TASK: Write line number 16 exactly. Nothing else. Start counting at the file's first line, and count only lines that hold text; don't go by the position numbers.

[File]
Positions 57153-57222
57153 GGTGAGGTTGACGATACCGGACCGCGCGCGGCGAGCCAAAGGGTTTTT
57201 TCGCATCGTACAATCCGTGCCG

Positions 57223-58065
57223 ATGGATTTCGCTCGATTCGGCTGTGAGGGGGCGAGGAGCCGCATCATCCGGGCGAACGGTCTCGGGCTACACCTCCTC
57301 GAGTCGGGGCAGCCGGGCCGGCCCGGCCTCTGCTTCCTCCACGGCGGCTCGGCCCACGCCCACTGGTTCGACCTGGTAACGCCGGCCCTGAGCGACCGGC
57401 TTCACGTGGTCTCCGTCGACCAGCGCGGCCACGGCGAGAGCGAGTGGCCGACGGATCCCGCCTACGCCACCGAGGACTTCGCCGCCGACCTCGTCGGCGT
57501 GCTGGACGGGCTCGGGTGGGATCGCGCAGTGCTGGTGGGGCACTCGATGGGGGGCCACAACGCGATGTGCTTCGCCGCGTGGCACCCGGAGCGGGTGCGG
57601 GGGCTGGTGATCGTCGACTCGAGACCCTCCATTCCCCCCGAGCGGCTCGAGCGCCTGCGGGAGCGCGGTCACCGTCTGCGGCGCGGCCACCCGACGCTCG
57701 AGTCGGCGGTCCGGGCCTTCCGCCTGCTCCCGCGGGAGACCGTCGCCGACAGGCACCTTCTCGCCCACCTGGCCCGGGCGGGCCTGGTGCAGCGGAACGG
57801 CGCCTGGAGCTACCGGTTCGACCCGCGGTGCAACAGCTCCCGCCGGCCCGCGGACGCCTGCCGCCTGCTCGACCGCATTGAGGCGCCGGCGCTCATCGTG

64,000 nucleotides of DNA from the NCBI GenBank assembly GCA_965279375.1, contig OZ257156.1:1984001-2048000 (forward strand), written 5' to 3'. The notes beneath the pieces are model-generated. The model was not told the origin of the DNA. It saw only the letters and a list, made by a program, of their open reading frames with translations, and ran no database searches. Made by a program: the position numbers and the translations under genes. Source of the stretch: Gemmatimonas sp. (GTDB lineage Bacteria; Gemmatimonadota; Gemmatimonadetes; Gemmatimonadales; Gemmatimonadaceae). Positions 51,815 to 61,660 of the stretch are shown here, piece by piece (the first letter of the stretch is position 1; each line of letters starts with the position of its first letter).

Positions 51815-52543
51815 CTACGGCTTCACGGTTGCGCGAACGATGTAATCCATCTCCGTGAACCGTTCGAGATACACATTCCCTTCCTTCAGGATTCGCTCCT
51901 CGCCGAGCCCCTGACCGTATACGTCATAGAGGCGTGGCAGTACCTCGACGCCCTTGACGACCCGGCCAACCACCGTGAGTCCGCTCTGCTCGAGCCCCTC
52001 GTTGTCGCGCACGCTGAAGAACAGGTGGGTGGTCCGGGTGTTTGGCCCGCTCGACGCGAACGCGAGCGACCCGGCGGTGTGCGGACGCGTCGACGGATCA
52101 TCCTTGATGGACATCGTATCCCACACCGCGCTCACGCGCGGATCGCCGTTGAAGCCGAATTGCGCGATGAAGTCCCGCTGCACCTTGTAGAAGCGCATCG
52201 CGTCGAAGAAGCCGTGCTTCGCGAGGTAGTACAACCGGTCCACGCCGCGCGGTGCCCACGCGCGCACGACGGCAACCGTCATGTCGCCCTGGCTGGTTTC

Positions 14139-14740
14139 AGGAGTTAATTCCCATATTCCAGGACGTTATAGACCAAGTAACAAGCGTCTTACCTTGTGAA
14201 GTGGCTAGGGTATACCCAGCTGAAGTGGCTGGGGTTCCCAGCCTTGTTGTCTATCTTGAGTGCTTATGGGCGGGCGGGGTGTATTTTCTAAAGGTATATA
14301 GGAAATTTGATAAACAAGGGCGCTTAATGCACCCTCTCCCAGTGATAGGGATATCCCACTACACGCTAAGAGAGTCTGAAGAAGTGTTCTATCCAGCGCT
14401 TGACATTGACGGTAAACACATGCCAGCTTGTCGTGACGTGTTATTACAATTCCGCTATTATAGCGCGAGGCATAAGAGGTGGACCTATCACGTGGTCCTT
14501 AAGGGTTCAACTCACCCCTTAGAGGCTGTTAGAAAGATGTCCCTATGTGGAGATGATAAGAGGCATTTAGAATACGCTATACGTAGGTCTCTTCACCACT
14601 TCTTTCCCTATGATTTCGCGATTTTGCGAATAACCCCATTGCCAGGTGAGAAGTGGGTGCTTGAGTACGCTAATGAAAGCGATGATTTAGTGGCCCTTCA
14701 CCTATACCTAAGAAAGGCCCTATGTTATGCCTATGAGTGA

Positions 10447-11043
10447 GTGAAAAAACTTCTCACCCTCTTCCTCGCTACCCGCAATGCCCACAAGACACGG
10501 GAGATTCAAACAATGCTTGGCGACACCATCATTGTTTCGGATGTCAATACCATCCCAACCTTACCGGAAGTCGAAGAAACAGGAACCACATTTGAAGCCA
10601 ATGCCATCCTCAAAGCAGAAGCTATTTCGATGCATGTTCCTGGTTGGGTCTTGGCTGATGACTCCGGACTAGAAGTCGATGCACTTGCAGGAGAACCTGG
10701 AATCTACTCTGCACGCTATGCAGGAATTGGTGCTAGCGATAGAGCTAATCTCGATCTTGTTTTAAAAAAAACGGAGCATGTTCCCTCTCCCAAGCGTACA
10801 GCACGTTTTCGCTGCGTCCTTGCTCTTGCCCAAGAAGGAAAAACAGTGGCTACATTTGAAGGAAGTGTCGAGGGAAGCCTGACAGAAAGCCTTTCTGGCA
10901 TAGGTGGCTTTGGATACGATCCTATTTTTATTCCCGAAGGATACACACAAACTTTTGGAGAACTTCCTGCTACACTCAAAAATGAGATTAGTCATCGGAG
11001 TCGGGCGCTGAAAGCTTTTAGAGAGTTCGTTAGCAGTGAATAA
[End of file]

52001 GTTGTCGCGCACGCTGAAGAACAGGTGGGTGGTCCGGGTGTTTGGCCCGCTCGACGCGAACGCGAGCGACCCGGCGGTGTGCGGACGCGTCGACGGATCA